# Is the speed of light in a medium also remains constant when the medium travels at high speed? [duplicate]

There is a problem given as

A light signal travels from $$A$$ to $$B$$ within a glass slab which is moving (in same direction as that of light) with speed 0.3c with respect to an external observer.If the refractive index of slab is 1.5, then what is the speed of the signal as observered by the observer?

The problem is easy. We know that

\begin{align} \text{Velocity of light in a medium} \,\,=&\,\, \frac{\text{Velocity of light in vaccuum}}{\text{Refractive index of the material}}\\\text{Velocity of light in glass slab} \,\,=&\,\, \frac{c}{1.5}\end{align}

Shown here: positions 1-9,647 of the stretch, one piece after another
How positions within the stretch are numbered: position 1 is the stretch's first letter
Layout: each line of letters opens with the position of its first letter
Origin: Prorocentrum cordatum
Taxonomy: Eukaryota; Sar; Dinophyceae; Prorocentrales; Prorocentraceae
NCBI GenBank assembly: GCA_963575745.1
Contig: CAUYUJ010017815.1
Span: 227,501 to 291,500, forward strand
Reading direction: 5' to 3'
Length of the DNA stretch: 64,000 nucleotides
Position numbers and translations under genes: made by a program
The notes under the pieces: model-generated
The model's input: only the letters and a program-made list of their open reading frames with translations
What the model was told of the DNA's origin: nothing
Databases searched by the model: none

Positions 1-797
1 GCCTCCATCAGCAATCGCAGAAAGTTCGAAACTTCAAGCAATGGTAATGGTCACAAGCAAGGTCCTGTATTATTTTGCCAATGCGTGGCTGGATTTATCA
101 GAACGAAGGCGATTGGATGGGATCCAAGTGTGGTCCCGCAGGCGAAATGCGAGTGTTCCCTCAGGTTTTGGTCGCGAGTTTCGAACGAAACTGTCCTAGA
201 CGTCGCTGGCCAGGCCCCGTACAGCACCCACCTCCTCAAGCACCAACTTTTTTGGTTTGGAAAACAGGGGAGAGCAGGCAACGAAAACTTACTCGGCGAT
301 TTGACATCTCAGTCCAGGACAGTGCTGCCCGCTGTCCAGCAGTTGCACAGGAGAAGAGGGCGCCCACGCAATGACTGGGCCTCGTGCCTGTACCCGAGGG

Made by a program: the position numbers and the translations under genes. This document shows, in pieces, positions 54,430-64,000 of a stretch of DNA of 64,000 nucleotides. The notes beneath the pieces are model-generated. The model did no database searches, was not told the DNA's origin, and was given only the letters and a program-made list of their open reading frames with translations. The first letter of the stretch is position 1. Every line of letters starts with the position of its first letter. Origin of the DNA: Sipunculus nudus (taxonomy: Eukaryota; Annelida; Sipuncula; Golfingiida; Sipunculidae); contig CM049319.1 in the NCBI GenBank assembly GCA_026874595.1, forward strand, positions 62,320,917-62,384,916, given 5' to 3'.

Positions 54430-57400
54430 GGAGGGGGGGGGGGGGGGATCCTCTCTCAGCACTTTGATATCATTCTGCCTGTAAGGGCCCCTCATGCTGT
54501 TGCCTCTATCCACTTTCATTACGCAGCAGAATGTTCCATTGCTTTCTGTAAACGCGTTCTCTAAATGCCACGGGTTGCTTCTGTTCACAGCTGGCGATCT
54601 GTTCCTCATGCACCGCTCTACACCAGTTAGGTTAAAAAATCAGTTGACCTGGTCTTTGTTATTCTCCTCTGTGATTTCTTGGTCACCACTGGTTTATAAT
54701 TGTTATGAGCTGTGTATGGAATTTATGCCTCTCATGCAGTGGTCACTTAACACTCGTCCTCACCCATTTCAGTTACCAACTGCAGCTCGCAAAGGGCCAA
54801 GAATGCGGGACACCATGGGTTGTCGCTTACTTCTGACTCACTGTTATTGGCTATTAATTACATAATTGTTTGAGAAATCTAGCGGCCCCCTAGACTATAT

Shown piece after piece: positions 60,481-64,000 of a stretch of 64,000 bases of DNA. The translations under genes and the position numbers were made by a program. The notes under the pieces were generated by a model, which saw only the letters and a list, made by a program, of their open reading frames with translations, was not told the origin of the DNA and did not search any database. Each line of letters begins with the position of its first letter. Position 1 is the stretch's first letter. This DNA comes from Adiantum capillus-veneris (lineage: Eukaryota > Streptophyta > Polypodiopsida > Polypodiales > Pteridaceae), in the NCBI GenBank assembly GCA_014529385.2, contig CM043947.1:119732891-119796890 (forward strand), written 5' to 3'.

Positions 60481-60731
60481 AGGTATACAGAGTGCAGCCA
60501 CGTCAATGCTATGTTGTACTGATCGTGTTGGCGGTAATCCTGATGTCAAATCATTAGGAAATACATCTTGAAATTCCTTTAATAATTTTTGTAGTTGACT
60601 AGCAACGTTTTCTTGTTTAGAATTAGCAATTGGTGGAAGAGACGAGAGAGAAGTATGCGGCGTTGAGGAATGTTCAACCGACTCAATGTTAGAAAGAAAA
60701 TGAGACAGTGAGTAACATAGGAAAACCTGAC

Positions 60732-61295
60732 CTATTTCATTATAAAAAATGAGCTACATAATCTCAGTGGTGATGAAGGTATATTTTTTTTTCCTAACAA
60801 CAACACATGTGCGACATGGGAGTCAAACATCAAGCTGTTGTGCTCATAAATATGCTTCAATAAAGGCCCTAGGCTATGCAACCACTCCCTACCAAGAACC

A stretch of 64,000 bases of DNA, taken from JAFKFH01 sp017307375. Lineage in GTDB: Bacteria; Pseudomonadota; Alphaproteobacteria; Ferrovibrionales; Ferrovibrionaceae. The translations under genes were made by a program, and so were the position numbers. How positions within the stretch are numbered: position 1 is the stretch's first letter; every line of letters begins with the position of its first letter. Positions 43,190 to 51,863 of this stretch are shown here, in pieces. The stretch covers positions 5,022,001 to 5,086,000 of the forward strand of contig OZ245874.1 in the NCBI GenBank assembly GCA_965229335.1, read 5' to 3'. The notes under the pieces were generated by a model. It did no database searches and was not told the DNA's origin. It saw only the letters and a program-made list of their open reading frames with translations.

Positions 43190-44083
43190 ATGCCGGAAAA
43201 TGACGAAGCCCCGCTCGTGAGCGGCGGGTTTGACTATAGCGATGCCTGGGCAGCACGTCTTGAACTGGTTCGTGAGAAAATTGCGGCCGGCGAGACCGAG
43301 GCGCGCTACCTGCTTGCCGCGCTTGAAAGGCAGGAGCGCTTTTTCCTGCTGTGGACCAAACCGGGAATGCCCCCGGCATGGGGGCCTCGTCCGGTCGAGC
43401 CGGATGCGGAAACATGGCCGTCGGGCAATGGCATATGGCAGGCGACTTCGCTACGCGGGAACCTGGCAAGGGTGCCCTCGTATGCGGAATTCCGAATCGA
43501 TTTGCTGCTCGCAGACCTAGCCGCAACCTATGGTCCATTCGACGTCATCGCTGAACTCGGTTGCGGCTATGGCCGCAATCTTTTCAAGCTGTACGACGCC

This velocity of signal comes out in the frame in which the glass slab is stationary. But as the signal is light signal, so I think that the speed of signal will also appear same to the observer for whom the glass slab appears to move.
But in the solution, the relativistic addition of velocity is also used ,i.e.,
$$\displaystyle u_x=\frac{u_x'+v_{frame}}{1+\frac{u_x'v_{frame}}{c^2}}$$ $$\displaystyle\implies u_x=\frac{\frac{c}{1.5}+0.3c}{1+\frac{0.3}{1.5}}=0.81c$$
This is the final answer given.

But I have a doubt that in relativity it is assumed that speed of light in vaccuum remains constant in all inertial frames. But doesn't then speed of light in any medium should also remain constant in any other inertial frame (irrespective of material of those other frames)?

Please explain why velocity transformation equations are used after getting speed of light in the frame of glass slab. The observer should also observe the velocity of light to be $$\frac{c}{1.5}$$.